On appeal from the Bergen County Court, Law Division.
For affirmance -- Chief Justice Vanderbilt, and Justices Heher, Oliphant, Wachenfeld, Burling, Jacobs and Brennan. For reversal -- None. The opinion of the court was delivered by Wachenfeld, J.
The query here is whether a machine or device, popularly called a "pinball" machine, comes within the interdiction of N.J.S. 2 A:112-2, which provides:
" Keeping slot machines for gaming
Any person who has or keeps in his place of business, or other premises, any slot machine or device in the nature of a slot machine, which may be used for the playing of money or other valuable thing, is guilty of a misdemeanor."
Appellant owned and operated a vending machine business in the course of which he placed "pinball" machines in various store locations under an arrangement whereby he and the storekeeper split the revenue from the machines in accordance with a prescribed formula.
The "pinball" machines in question conform in their physical appearance to the usual device of this nature, and it is unnecessary to describe their physical characteristics.
To operate the machines, the player inserts one or more nickels in a slot provided for that purpose, and for each
nickel thus deposited the odds returnable to the player are increased. Unlike the usual "pinball" device, the ultimate object of the game is not to achieve a high numerical score but to cause the squares on the scoring surface to be lit up in a straight line, either vertically, horizontally or diagonally, in a manner comparable to the ancient and innocent game of tick-tack-toe. It a player were successful in attaining this goal, the machine would respond by rewarding him with as many as 200 free games.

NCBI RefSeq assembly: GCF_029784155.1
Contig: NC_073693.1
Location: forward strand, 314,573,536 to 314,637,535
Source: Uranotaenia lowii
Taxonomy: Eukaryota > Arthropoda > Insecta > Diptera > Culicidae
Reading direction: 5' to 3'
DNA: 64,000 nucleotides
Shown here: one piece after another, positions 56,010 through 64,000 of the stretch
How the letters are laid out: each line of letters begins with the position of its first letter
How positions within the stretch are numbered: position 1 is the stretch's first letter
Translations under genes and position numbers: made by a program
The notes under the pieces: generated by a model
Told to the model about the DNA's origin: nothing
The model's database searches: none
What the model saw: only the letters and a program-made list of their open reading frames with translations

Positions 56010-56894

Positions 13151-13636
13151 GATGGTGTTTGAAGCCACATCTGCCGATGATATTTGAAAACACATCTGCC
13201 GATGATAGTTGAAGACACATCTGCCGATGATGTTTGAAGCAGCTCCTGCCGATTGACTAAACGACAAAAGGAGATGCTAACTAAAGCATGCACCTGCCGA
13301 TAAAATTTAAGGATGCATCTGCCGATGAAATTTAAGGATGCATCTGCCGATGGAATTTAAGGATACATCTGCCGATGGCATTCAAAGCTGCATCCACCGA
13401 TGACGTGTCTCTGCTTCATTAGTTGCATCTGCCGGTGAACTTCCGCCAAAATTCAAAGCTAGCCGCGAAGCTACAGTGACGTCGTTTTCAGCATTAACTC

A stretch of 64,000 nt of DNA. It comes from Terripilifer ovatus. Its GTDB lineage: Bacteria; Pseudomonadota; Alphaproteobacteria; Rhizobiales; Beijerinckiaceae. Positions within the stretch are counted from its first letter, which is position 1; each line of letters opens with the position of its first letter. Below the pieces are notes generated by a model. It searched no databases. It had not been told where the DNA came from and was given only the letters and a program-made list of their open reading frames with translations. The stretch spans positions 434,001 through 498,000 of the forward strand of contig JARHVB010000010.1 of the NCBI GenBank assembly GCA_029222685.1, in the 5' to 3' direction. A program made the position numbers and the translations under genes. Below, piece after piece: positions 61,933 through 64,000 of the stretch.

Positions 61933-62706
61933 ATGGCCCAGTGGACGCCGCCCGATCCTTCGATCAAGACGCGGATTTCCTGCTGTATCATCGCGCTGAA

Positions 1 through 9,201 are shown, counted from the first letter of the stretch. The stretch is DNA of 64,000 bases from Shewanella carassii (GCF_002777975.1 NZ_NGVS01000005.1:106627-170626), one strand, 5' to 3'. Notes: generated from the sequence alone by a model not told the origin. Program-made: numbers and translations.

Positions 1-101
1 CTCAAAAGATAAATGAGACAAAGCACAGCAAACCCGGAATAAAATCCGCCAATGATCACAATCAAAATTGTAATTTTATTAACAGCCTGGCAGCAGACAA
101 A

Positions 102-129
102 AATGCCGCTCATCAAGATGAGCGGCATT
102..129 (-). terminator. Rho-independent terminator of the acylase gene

Under the rules of play, each free game entitled the player to operate the machine anew without inserting additional nickels. However, from the testimony adduced at the trial, the trier of facts could conclude that the player had an option to realize his reward in a more mundane manner: by "cashing in" his free games with the storekeeper, the exchange rate being five cents for each free game won. When the player exercised this option, the storekeeper promptly pressed a device located at the bottom of the machine, thereby clearing the machine of "free games." According to the testimony, the pay-offs by the storekeeper were made under express instructions from the appellant, and the total amount of the pay-offs was subtracted from the total income of the machine prior to a splitting of the profits between the appellant and the storekeepers.
Appellant and three of the storekeepers were separately indicted by the Bergen County grand jury for violation of the aforementioned statute. The storekeepers waived a jury trial and their indictments were consolidated for trial, at the conclusion of which the appellant also waived his right to a jury trial and stipulated that all of the testimony adduced at the storekeepers' trial be considered as the testimony in the trial of his indictment.
The trial judge, after having observed a demonstration of the machines during the course of the trial, concluded the dominant factor in the play of the machines was chance and not skill. He found the appellant and his co-defendants guilty as charged in the indictment, and appellant was ...